David Isljamovski: Mortgage Industry Becoming More Multi-Generational

Written by Patrick Barnard
on February 14, 2017 No Comments
Categories : Person Of The Week

PERSON OF THE WEEK: David Isljamovski recently returned to the mortgage business after a 10-year hiatus and now serves as national business development manager for MiMutual Mortgage. As MortgageOrb learned during a recent interview, Isljamovski has a fresh take on how to best help mortgage professionals grow their careers.

Q: Having worked with high-profile tech companies for the last several years, why did you choose to return to the mortgage business?

Isljamovski: After putting myself through college working in the mortgage business, I learned much about the spirit of being an entrepreneur. The mortgage industry taught me true grit and how to be scrappy. These were very useful traits for the next phase of my career in the tech world. I moved to the Silicon Valley area during the crash in 2008 in order to start a whole new career. I went to work for a start-up – and this is where those traits I learned in mortgage were extremely beneficial. After a few years, we were acquired by a Fortune 50 tech giant. My job was business-to-business sales helping small business owners find affordable technology solutions to grow their businesses.

As I spent time with these small business owners, I realized my love for making a difference by helping entrepreneurs grow their careers, build businesses in their communities and make a difference in the lives of others.

Q: What’s it like being a 30-something in a graying industry? Does this help or hurt you?

Isljamovski: Interestingly, I feel uniquely positioned to understand and be able to relate to the generational cross-section that is the future of the mortgage industry. The new buzz term is “omni-channel,” where effective sales require communicating with customers of different generations on their terms. Being able to relate to people, from baby boomers to generation Y, means understanding who you are working with and fluidly communicating with them via phone, email, chat, text or social media. Working with a company that embraces technology and encourages its sales force to be omni-channel in its approach is vital to renewing its relevance every day and in the future.

Q: What unique challenges do mortgage professionals face that can sometimes cause them to look for new opportunities?

Isljamovski: Regardless of the industry, people love or leave their companies for similar reasons. People generally leave due to work-life imbalance; a lack of sales and operational support; feeling undervalued by company management; or a lack of coaching, training and continued education.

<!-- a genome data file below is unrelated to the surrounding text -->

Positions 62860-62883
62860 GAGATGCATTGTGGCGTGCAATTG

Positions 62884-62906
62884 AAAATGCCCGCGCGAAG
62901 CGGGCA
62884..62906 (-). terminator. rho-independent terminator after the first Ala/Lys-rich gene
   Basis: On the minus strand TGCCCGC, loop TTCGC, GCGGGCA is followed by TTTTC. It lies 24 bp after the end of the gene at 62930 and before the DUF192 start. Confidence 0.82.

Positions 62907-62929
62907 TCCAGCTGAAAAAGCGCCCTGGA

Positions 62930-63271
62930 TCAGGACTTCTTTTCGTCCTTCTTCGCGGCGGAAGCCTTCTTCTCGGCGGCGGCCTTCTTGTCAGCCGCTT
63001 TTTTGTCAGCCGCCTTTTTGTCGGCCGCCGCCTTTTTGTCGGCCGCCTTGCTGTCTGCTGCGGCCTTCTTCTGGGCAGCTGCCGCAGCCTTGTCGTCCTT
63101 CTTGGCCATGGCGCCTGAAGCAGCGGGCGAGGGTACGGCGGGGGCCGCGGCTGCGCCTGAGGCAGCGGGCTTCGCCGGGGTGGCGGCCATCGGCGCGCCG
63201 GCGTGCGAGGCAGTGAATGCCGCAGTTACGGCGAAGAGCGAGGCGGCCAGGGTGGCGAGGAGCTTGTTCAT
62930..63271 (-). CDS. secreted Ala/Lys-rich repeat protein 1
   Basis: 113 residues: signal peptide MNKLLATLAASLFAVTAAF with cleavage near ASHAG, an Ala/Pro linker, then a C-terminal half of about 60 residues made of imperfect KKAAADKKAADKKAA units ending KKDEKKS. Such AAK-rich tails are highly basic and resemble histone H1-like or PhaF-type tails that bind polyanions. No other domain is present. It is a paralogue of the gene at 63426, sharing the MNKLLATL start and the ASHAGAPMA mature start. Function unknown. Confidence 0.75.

In my previous roles, it was extremely important to not only achieve the right work-life balance, but also nurture the different types of employees’ personalities and their needs.

Most importantly, making sure your employees feel valued and have a say in the decision-making process can be equally as valuable as their salary.

Coaching, training and continued education are of the utmost importance to not only the employee, but also the company itself. Continued growth directly correlates to success. This is one of the reasons I came to work for MiMutual. It was immediately evident how important this mindset is for management.

If you continue to improve your mind, it leads to growth in all other aspects of your life.

Q: What is your approach to business development, and how is it different from others?

Isljamovski: I once heard someone say it is important to choose your neighborhood and school district before buying a home. Then select the house you like once you know where you want to be. If you choose the house that is perfect for you without due diligence or evaluating if it is the right neighborhood for your family, you could end up in big trouble.

It’s the same with taking a role at a new company. Basic things such as meeting the other employees and determining if you’re the right fit culturally are just as important as the salary and job description.

It’s not that a company is either good or bad; it’s good or bad for certain individuals based on their needs and career goals. In fact, a true fit may never be found, but you can find the best fit based on where you are in your career and life. I always find “cultural fit” to be one of the most important factors when thinking about a move or another company.

“Cultural fit” seems to be a hot-button phrase people use when thinking about the right fit. It’s important for a company to share its culture and viewpoint with candidates, in addition to bringing them in to meet other employees and helping them get a real feel for the culture of the company.

This is how I look at business development. I make sure everyone is a fit culturally and can work well together before moving forward. Trying to make personalities and differing attitudes blend can be a difficult job and hazardous to the success of any company.

Q: What three questions should people ask themselves now to determine if they should consider making a move to grow their careers?

Isljamovski: I think the three main questions one should always ask oneself before making a change are the following:

1) What are my “non-negotiables” for the future of my career, and how does this company fulfill those non-negotiables?

2) Does this company share my values?

3) Is there true growth for me in this next move?

If you consider these questions before making a career move, it should benefit you, as well as the company.

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